WHEN people have asked what's the first place I plan to visit when lockdown lifts – after seeing loved ones, of course – my unwavering answer has always been: the garden centre.

You can keep your pubs, cinemas, concert venues and football stadiums, quite frankly. They can't hold a candle to a place where the coffee and cake are God-tier.

There is something transcendental about strolling through the aisles of a garden centre that makes me feel as if life is filled with infinite possibility. A sense of peace descends and all the white noise fades away.

Show me a trestle table filled with bedding plants or a twirling rack of vegetable seeds and I get the same tension release in my shoulders that other people experience when they step into a spa.

That's why I can't fathom the recent grumblings about garden centres reopening. Believe me, I've no interest in sitting in a mile-long queue of traffic to buy "fast food", booking a tee time on the golf course or dusting off the croquet mallet like a certain Tory MSP, but each to their own.

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It has been galling to see garden centres become an unnecessary battleground in the coronavirus culture war, the suggestion by some being that the urgency of their reopening was merely a political ploy to appease middle-class voters.

What utter nonsense. I don't understand why gardening is suddenly being pigeonholed as a largely middle-class pursuit. Working-class families have always grown things and taken pride in their patches – big and small.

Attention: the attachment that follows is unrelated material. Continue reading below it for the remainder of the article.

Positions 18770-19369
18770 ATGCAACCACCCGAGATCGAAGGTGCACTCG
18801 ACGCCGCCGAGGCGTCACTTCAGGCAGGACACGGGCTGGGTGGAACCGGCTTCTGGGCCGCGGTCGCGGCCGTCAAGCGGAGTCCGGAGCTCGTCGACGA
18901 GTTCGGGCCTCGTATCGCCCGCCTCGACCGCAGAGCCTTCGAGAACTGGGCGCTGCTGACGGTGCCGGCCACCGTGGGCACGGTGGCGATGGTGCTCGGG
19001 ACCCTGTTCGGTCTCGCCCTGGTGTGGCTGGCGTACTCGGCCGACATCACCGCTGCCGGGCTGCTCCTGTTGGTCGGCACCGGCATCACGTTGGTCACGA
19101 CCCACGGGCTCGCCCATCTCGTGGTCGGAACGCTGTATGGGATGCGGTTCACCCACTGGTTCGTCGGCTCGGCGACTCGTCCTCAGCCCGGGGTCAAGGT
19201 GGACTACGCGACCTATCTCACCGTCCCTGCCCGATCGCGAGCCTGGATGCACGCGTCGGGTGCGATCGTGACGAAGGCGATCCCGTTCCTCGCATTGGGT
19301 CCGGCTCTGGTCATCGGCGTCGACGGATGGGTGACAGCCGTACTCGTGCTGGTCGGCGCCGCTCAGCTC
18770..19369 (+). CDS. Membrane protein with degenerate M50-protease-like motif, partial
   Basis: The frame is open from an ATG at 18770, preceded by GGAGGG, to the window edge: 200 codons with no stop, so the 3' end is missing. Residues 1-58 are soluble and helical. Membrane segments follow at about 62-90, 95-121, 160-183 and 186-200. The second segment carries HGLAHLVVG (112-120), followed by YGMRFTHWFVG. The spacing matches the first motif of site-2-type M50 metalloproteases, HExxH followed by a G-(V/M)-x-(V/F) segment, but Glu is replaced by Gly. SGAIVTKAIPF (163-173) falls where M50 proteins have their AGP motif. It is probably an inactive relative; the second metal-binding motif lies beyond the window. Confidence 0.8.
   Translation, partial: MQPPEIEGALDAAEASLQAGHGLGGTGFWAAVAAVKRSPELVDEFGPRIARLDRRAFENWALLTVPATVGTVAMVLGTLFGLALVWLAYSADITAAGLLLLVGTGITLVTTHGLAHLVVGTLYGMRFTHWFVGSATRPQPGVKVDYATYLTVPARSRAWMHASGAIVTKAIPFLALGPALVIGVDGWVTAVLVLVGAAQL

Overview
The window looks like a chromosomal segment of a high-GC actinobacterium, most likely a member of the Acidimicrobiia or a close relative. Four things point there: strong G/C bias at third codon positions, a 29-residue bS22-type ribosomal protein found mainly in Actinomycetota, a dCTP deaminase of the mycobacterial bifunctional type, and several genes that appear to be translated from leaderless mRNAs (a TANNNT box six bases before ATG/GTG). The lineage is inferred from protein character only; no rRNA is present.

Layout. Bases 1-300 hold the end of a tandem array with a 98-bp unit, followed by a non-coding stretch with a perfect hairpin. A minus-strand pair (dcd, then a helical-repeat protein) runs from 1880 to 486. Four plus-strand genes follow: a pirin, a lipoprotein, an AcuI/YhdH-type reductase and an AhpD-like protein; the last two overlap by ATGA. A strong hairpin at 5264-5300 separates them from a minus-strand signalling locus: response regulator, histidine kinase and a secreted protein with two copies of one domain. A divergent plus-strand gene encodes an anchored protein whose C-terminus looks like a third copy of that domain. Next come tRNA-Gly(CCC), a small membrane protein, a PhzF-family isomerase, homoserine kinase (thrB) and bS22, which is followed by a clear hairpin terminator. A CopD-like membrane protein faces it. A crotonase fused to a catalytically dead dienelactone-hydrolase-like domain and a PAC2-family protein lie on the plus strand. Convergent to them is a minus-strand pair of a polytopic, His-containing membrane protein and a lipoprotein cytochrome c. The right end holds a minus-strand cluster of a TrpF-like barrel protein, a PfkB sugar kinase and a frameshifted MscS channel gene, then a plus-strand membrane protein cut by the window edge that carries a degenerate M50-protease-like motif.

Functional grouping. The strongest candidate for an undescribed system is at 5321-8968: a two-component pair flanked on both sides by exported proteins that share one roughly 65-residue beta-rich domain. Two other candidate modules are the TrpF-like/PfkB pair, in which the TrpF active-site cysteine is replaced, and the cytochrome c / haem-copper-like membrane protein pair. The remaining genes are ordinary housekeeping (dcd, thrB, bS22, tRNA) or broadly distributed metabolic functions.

My family certainly did. I remember both sets of grandparents, hailing from small mining villages in central Scotland, cultivating flowers and vegetables.

When I didn't have a garden and lived in a second-floor tenement flat in the east end of Glasgow, I grew chillies on my kitchen windowsill, alongside a few tomato plants, some cress and lettuce.

There's been a lot of talk, quite rightly, about the importance of supporting small local businesses during lockdown. Which is why I've made the point of ordering produce from my local garden centre in recent months, just as I did the local butcher and other family-run retailers.

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Plants are perishable. They have a shelf life. What do you think was happening to them while garden centres were closed? Unlike a pair of jeans or a T-shirt, they can't be held in stock for a later date. Mountains of plants have already been composted by growers unable to sell them.

I'm not urging a stampede – be sensible and follow Government guidelines – but if you could pop along and support a garden centre or plant nursery in the coming weeks, that would be marvellous.

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